Working in the fast-paced world of long-term care, things can get a little too harried in a typical day to leave much room for stillness and actual insight. So sometimes life has to wallop you upside the head before you learn anything. For me, it took two solid smacks recently to get me to pay attention.

The first epiphany manifested itself as one of those agonizing, real-life scenes that play out in slow motion. As the priceless crystal goblet accidentally slips from the inattentive hand, the horror-stricken bystander rushes forward, arms outstretched. He mouths a futile “Nooooooooooooooo!” as it plummets and shatters in a spray of exploding shards.

This all-true calamity occurred as my sister and I helped prepare dinner while visiting our parents in primitive Canada last week. Over decades, we’ve gingerly washed and carefully dried that particular piece of glassware probably hundreds of times. It was one of a set, a family treasure, irreplaceable, and the needless loss made us heartsick.

Until it didn’t.

As our profuse apologies began, my father seemed oddly unperturbed and unsentimental. “Don’t worry about it,” he said. “Back when you were little, one of those glasses came free with every fill-up at a Texaco station. We got the whole set that way.”

After drinking from them with reverence for 50-plus years, it came as a bitter shock to be reminded that the value of things, or a sudden lack of it, is all a matter of perspective. Later, we found shards in the salad.

That overvalued falling glass, once so precious, illuminated another recent experience I’d had, but in reverse, with a favorite resident at an assisted living facility.

Over the past few months our paths had crossed frequently, and Fran and I had become friends — I called her my Zen master, she called me “that Canadian.” Funny, wise, practical and direct, she was always able to set me straight in a way few have ever dared or achieved — as this video proves, taken right after she took a fearless ride in a Boeing Stearman biplane.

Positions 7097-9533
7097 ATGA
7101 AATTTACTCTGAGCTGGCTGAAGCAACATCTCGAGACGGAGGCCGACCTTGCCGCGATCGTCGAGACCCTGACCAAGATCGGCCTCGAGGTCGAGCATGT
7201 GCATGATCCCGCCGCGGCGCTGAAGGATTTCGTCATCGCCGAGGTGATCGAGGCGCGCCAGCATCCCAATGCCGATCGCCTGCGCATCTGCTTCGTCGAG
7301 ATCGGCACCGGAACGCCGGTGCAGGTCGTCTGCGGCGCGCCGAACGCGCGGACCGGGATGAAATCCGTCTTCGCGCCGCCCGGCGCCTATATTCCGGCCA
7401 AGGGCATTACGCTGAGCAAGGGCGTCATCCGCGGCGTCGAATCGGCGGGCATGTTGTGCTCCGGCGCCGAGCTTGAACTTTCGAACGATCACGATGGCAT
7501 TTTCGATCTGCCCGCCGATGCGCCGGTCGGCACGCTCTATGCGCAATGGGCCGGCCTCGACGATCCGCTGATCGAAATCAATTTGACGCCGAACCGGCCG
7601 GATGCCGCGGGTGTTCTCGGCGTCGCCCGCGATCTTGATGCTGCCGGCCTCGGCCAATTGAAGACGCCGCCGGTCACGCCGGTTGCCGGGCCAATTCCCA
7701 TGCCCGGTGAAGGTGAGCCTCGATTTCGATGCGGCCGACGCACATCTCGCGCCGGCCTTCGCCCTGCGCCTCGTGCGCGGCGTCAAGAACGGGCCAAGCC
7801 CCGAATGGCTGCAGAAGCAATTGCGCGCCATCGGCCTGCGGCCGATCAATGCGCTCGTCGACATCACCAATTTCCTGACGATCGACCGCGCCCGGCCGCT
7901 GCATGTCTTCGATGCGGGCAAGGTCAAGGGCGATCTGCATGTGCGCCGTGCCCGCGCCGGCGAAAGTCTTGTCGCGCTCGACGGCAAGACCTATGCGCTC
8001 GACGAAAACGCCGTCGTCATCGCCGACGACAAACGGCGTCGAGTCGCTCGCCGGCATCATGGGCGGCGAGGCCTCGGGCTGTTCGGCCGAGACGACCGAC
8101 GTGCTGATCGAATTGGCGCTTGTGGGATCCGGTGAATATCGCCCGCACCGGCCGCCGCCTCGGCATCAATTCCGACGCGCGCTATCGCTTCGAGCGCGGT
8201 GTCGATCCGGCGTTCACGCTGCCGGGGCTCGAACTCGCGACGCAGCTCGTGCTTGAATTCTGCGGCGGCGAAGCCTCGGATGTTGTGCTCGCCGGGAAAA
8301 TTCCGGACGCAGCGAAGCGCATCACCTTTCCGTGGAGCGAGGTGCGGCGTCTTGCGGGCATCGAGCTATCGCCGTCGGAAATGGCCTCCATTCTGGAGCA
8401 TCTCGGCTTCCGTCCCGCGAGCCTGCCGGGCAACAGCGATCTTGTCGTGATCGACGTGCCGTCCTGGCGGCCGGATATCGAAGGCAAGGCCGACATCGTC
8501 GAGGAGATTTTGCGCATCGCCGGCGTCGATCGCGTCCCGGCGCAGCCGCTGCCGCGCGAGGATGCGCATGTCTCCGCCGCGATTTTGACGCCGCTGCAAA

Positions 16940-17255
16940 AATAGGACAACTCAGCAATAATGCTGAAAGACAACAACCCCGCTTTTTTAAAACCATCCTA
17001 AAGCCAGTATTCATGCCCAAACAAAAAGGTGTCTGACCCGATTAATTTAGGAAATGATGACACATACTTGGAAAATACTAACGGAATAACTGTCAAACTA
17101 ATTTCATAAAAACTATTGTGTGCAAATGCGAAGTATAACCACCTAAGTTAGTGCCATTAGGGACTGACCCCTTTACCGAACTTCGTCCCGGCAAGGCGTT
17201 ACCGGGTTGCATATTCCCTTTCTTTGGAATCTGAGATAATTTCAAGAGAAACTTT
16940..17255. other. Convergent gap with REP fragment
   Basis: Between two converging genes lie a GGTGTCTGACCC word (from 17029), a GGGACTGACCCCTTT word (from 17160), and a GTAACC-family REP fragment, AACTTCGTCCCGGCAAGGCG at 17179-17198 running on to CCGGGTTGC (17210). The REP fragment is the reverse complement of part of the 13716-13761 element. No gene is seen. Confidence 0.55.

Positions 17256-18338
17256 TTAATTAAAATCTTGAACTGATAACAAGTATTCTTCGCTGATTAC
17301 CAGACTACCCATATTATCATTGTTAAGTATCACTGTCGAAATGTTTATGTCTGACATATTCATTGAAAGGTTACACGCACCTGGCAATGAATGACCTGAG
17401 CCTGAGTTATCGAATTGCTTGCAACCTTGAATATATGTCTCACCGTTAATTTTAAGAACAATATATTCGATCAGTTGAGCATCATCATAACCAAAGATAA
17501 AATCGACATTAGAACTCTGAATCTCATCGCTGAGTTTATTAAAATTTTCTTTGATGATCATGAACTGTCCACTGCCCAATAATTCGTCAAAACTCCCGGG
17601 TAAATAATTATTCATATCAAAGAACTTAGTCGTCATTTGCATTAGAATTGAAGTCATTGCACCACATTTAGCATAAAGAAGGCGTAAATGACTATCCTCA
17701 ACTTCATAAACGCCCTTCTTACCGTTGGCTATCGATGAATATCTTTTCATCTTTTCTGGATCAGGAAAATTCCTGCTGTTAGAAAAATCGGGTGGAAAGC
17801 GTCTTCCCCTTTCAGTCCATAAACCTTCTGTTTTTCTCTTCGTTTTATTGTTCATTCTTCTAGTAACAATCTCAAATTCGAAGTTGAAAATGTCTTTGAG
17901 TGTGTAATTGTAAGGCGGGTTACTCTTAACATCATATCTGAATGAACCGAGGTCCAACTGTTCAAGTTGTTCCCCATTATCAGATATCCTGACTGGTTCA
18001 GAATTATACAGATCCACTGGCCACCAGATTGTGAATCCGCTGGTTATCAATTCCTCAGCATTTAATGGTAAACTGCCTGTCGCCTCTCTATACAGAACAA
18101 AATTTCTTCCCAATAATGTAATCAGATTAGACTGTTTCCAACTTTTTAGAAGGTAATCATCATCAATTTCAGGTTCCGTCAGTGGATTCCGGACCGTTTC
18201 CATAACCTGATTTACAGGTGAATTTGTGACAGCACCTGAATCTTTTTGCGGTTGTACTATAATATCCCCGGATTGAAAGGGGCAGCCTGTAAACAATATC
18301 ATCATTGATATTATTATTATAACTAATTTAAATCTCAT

Besides being 94, she wasn’t well, and I’d been planning to make a quick visit to her bedside for weeks. Life and work being what they are, I hadn’t managed to actually do it, always finding some reason I couldn’t go. But one day when I was near her facility, and lacking yet another handy excuse, I finally followed through and went to see her.

Her door was open, and she greeted me with a twinkle in her tired smile, saying, “There’s that Canadian again.” We engaged in our usual playful banter, and I promised to report that her call light wasn’t working properly, which I dutifully did on my way out. Then I squeezed her hand and went home — and the next week found out she had passed away.

Suddenly, that last brief, undervalued conversation took on full treasure stature. Though my visit seemed trivial at the time compared to all those other ultra-important things on my plate, just another item to cross off my list, it has attained epic, irreplaceable value.

While objects and possessions invariably diminish under scrutiny, open-hearted attempts at connection with those we serve, and serve with, always create growth in both giver and receiver. A trivial act of kindness offered in a facility hallway can seem like nothing to the CNA who paused even when she didn’t have the time, but to a resident or family member it can change the whole trajectory of the day.

In an ego-driven, impermanent world where possessions masquerade as precious, every genuine human interaction matters and no effort is ever wasted. The kitchen has been swept and the broken remains of that cheap Texaco glassware long ago discarded, but my last conversation with Fran will nourish my heart forever.


Things I Think is written by injury-prone Gary Tetz, a national Silver Medalist and regional Gold and Silver Medal winner in the Association of Business Press Editors (ASBPE) awards program. He has amused, informed and sometimes befuddled long-term care readers worldwide since his debut with the former SNALF.com at the end of a previous century. He is a multimedia consultant for Consonus Healthcare Services in Portland, OR.